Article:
Red Bull: Verstappen "called himself in" which caused slow pitstop

Red Bull’s slow pitstop for Max Verstappen in Formula 1’s Spanish Grand Prix was caused by the Dutchman arriving for a tyre change without being called in by the team.

Red Bull: Verstappen "called himself in" which caused slow pitstop

The Dutchman was leading the race from Lewis Hamilton over the first stint, and elected to pit on lap 24 for a change from the softs to the mediums.

But the stop was delayed when Verstappen’s pitcrew did not have all the tyres ready as he came for the pitstop.

Although Red Bull’s pitcrew recovered brilliantly to get Verstappen on his way without losing too much time, the unplanned stop did mean he had pitted slightly earlier than the team would ideally have liked.

Speaking about the lengthy stop, Red Bull team boss Christian Horner explained that the pitwall had not issued an instruction for Verstappen to come in.

“He called himself in,” said Horner. “So we weren't expecting him, which is why the pits weren't ready. So that's why the stop was a second [longer].

“I think the boys did a phenomenal job to recover so quickly. And we lost minimal time and managed to retain track position. So we managed to salvage it very well.”

Max Verstappen, Red Bull Racing RB16B

Max Verstappen, Red Bull Racing RB16B

Photo by: Zak Mauger / Motorsport Images

Red Bull’s motorsport advisor Helmut Marko reckoned that Verstappen had accidentally pitted after misinterpreting a message from his engineer.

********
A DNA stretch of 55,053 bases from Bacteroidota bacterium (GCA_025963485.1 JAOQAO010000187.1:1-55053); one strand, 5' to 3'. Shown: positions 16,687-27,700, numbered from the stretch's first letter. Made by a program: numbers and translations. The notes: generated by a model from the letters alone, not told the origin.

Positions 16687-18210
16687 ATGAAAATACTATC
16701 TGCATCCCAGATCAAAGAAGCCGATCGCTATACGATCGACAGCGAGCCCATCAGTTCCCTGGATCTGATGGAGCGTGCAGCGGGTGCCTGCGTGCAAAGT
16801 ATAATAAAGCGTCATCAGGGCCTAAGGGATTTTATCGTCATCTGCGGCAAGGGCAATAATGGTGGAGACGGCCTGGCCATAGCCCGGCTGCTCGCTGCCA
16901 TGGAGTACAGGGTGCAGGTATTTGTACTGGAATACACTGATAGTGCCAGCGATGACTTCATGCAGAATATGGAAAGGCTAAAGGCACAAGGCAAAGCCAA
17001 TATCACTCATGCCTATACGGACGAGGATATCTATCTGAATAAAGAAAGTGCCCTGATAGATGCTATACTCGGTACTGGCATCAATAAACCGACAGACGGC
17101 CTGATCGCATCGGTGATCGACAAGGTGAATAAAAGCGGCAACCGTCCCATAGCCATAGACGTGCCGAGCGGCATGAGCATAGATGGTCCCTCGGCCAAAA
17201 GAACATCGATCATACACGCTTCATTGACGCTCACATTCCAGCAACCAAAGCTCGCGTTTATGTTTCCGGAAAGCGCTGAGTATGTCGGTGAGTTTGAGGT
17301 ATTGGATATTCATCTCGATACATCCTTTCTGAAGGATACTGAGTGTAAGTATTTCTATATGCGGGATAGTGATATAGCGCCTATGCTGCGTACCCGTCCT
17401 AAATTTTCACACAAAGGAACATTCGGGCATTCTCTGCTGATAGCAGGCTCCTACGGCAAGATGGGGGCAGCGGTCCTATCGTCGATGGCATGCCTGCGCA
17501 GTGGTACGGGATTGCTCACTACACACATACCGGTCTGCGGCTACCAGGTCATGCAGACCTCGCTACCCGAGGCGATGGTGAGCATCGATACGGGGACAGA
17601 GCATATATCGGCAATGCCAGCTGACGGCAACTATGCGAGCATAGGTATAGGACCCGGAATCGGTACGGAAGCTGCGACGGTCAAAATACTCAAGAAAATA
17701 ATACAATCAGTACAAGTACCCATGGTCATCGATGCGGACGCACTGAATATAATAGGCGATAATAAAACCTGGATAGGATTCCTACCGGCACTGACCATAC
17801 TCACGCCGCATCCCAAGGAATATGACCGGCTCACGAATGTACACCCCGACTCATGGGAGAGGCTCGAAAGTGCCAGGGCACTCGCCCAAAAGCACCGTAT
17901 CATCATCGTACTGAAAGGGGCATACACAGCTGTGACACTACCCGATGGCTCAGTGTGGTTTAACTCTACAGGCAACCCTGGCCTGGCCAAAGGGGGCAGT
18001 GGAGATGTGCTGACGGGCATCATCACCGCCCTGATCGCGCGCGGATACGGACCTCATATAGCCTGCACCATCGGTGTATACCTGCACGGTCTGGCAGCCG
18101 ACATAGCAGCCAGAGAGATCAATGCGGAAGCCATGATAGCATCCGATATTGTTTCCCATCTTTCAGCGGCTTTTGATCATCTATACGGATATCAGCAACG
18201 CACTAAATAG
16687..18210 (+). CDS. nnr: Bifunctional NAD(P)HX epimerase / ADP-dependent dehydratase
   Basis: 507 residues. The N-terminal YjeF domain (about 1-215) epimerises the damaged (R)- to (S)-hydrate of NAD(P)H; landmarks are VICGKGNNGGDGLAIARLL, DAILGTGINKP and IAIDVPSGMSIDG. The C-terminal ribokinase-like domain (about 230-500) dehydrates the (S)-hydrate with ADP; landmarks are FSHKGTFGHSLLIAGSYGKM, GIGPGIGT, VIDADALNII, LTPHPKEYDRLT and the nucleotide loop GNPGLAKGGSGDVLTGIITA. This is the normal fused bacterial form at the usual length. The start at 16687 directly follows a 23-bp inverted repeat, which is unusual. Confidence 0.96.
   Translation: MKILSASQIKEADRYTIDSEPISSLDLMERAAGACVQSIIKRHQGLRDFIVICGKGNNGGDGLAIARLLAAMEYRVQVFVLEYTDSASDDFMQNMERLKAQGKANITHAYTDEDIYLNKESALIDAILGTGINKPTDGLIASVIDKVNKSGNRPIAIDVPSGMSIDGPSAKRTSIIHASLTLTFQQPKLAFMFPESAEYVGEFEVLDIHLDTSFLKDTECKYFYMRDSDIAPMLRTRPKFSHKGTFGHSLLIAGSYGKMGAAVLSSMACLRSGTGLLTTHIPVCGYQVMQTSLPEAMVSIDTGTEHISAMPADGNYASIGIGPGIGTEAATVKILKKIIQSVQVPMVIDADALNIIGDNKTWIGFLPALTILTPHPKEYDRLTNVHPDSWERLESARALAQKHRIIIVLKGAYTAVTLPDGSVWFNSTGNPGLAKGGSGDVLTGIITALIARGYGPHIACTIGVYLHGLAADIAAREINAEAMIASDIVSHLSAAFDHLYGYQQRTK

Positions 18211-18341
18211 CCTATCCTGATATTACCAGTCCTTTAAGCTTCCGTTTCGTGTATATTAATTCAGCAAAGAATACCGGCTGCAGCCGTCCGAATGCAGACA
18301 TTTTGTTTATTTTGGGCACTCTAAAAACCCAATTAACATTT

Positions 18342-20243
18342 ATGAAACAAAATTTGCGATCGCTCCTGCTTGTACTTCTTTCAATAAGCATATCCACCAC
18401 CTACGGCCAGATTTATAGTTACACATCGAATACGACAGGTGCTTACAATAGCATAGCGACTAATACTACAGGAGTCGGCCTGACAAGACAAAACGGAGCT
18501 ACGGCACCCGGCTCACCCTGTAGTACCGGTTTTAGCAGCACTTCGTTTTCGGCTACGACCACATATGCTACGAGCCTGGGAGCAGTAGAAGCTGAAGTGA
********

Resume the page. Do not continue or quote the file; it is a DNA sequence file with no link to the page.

“It was a misunderstanding,” Marko told German TV. “The race engineer had said: Next lap. [Verstappen] thought this [lap], and somehow misunderstood.

“Then we only had the chance to look of going as long as possible over the distance with the tyres. It then became obvious that it wasn't going to work, so we just did damage limitation with the fastest lap.”

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Red Bull had initially expected Mercedes to respond to Verstappen’s slow stop by pitting Hamilton a lap later, but it kept the world champion out for a few more laps.

Mercedes later switched to a two-stop strategy in a bid to overhaul Red Bull, with Horner clear that there was little his team could do in response to stop Hamilton winning.

”We got back the track position but they just looked like they had a quicker car today,” he said.

“They didn’t have the tyre wear and they were able to follow so closely, that just gave them all the options.

“It didn’t look like they were going to pass Max on that strategy, so they had got nothing to lose by taking a pitstop and going back into clean air. Of course it worked out for them today.”

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